Long, Cold Winters Well Spent: Three Novels Joined by One Idea
Black Bird on a Joe-Pye Weed,
Saint Fiona of the Kitchen,
The Theme of a Trilogy
Powerful women determined that their families will survive the emotional and physical devastation of war is the theme of this trilogy set in rural New England in the 1920’s through the 1970’s. In Saint Fiona of the Kitchen, Fiona Finney McIntyre is an Irish-American matriarch who moves her family from Boston to a farm in the remote Berkshire hills of western Massachusetts in the mistaken hope that she will be able to hide her son from having to serve in World War II. With the financial support of a rich Boston dowager, she also manages to get her gifted daughter enrolled at a prestigious women’s college. But Fiona dreams did not consider young lust and the ageless and tragic male drive to go to war.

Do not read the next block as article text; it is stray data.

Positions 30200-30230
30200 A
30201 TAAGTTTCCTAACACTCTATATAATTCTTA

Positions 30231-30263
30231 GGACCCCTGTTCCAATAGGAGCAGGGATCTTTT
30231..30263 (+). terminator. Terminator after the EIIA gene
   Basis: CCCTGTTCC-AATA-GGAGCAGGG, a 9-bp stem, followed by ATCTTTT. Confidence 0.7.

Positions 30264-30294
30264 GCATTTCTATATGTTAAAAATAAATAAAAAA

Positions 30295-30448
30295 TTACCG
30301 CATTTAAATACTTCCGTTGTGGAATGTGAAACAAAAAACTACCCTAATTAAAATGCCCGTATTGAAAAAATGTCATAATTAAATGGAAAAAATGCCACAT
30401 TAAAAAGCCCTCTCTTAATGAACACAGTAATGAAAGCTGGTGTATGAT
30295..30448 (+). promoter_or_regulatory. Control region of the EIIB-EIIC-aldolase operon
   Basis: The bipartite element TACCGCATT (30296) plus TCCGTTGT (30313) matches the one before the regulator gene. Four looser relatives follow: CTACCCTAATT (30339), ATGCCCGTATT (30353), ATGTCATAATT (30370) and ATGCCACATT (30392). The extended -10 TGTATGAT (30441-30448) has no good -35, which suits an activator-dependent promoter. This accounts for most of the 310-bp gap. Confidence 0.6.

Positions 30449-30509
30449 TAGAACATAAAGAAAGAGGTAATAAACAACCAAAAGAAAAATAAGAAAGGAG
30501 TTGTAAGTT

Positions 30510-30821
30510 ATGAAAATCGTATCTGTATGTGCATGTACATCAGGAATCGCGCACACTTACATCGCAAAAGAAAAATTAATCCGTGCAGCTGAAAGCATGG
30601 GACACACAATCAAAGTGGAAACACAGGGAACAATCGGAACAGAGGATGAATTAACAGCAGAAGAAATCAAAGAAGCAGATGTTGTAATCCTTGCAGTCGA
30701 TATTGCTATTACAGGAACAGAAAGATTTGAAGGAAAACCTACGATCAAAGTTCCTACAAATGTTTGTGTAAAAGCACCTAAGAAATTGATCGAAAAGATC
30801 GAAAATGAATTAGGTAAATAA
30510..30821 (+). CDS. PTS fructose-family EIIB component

In Book II, Red-Winged Black Bird on a Joe-Pye Weed, Fiona’s daughter, Maggie, a country nurse and midwife, tends to the medical and maternity needs of the rural poor while raising the son of the man she will always love, a man traumatized by his experiences fighting in the Pacific and who marries and brings home a multiracial woman from the island of Guam.
In Book III, Lacey, a woman raises her four illegitimate, fatherless children haunted by the specter of the endless war.